Dr. Mary Elizabeth Christian didn’t know her child was being restrained in an East Baton Rouge Parish school until the principal made an offhand comment about it. Though it happened 15 years ago, her daughter still gets upset when she sees a chair that looks like the one in which she was restrained.
On Wednesday, Dr. Christian testified before a Senate committee in support of a bill that would require schools to install cameras in special needs classrooms if requested by a child’s guardian. Several other parents with special needs children testified about the heartbreak of seeing bruises on their children, who were unable to communicate what happened to them.
“My beautiful curly headed girl had been strapped to a chair every day,” Dr. Christian said. “I think this bill is another step in protecting our children. Children who cannot speak for themselves and are vulnerable.”
Dr. Christian’s daughter, Grace, is now 21 and has autism, epilepsy and a neuromuscular disorder. She was a happy preschooler, but that changed. “She is minimally verbal and could not share with us what she was upset about,” Dr. Christian said. “I’ve never forgotten the day when we were in an individualized education plan meeting and the principal proudly said that Grace was making social progress because they were not having to strap her down nearly as often as they had in the past.”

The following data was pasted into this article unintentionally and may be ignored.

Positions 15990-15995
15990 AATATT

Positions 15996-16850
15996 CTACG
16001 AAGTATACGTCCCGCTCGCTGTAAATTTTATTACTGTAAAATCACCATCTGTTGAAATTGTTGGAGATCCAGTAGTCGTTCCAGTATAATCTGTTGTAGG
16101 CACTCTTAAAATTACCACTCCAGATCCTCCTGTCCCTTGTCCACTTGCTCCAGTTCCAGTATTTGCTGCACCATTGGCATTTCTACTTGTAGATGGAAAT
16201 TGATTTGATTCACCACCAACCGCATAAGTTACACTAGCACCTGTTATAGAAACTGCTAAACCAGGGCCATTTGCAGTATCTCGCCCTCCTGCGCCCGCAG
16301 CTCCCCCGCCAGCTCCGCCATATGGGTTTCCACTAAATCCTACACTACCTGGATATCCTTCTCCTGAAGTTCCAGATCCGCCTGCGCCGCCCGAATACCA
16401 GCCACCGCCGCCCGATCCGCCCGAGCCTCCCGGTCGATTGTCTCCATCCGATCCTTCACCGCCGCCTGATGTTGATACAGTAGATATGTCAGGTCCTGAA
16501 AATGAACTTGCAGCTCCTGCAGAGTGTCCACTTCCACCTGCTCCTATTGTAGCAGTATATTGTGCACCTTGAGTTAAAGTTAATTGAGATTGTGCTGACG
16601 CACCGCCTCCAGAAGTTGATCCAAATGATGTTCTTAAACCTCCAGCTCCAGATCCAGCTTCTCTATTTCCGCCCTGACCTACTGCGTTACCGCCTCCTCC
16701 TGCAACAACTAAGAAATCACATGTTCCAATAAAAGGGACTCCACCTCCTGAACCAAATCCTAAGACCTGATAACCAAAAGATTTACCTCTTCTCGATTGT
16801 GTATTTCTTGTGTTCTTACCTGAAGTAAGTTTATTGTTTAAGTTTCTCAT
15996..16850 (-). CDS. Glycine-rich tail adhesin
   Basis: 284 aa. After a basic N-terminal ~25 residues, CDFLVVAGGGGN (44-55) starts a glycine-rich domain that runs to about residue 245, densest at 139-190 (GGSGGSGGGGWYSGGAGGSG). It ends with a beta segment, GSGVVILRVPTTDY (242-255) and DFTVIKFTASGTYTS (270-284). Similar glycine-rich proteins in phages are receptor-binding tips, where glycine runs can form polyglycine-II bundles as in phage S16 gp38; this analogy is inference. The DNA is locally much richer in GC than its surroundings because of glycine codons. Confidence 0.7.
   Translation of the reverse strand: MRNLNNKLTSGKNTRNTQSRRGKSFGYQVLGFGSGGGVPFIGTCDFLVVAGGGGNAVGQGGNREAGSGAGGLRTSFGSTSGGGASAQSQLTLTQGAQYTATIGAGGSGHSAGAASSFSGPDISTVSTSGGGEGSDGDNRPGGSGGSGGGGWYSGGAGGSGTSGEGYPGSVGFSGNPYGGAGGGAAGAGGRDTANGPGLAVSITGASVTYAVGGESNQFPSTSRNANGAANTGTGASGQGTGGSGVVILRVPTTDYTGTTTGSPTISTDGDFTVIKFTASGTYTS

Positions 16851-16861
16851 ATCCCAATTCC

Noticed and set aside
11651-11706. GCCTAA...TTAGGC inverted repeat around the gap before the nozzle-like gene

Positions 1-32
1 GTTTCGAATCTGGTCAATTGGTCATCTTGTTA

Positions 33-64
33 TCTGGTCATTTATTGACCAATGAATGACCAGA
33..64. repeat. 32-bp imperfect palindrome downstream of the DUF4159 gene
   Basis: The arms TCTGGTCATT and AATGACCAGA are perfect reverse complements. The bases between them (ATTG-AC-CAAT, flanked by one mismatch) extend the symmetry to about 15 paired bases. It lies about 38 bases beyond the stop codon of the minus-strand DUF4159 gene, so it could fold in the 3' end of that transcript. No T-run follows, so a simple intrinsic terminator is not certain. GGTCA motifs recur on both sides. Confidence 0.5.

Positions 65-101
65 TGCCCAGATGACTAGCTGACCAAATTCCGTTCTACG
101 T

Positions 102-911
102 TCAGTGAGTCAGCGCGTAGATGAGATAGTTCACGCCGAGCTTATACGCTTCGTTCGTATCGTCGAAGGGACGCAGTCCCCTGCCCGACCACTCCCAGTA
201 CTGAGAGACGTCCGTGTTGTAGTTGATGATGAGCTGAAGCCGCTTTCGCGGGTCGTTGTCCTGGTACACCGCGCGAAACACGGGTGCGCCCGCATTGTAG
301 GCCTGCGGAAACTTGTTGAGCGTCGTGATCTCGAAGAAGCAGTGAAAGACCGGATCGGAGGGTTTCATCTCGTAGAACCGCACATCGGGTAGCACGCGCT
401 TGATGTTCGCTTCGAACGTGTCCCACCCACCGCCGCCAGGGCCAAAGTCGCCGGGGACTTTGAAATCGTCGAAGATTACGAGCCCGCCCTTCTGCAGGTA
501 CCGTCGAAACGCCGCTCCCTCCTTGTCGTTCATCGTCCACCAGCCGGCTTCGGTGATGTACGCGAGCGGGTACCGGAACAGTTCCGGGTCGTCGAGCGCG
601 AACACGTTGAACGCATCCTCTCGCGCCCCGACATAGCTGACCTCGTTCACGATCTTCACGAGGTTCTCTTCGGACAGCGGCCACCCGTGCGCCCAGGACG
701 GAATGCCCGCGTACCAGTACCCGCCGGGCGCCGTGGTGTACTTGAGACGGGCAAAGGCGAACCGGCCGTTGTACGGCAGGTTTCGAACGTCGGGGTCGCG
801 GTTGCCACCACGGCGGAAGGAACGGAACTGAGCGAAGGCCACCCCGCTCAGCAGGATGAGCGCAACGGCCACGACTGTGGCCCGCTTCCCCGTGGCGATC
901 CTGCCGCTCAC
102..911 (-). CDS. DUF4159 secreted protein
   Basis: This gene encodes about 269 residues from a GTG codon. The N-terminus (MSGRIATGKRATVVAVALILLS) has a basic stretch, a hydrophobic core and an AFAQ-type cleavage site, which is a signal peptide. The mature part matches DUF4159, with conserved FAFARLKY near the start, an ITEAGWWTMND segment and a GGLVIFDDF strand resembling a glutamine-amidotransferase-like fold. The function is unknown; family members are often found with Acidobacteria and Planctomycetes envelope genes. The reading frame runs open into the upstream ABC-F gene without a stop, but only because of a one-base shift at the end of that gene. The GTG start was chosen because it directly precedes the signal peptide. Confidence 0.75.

In 2011, the Louisiana Legislature passed Act 328, which says that restraint and seclusion should only be used as a last resort. Louisiana law also requires school systems to notify parents when restraint and seclusion are used on their child. “This bill is another step in protecting our children and knowing what goes on in our classrooms,” Dr. Christian said.
Senate Bill 86, by Sen. Franklin Foil (R-Baton Rouge), advanced out of the Senate Education Committee without opposition Thursday. The bill is headed to the Senate Finance Committee. The chair of the education committee, Sen. Cleo Fields (D-Baton Rouge), thanked parents for their emotional testimony. “It is a problem and hopefully this bill will get through the process and address the problem,” he said. “This is just one step in the right direction.”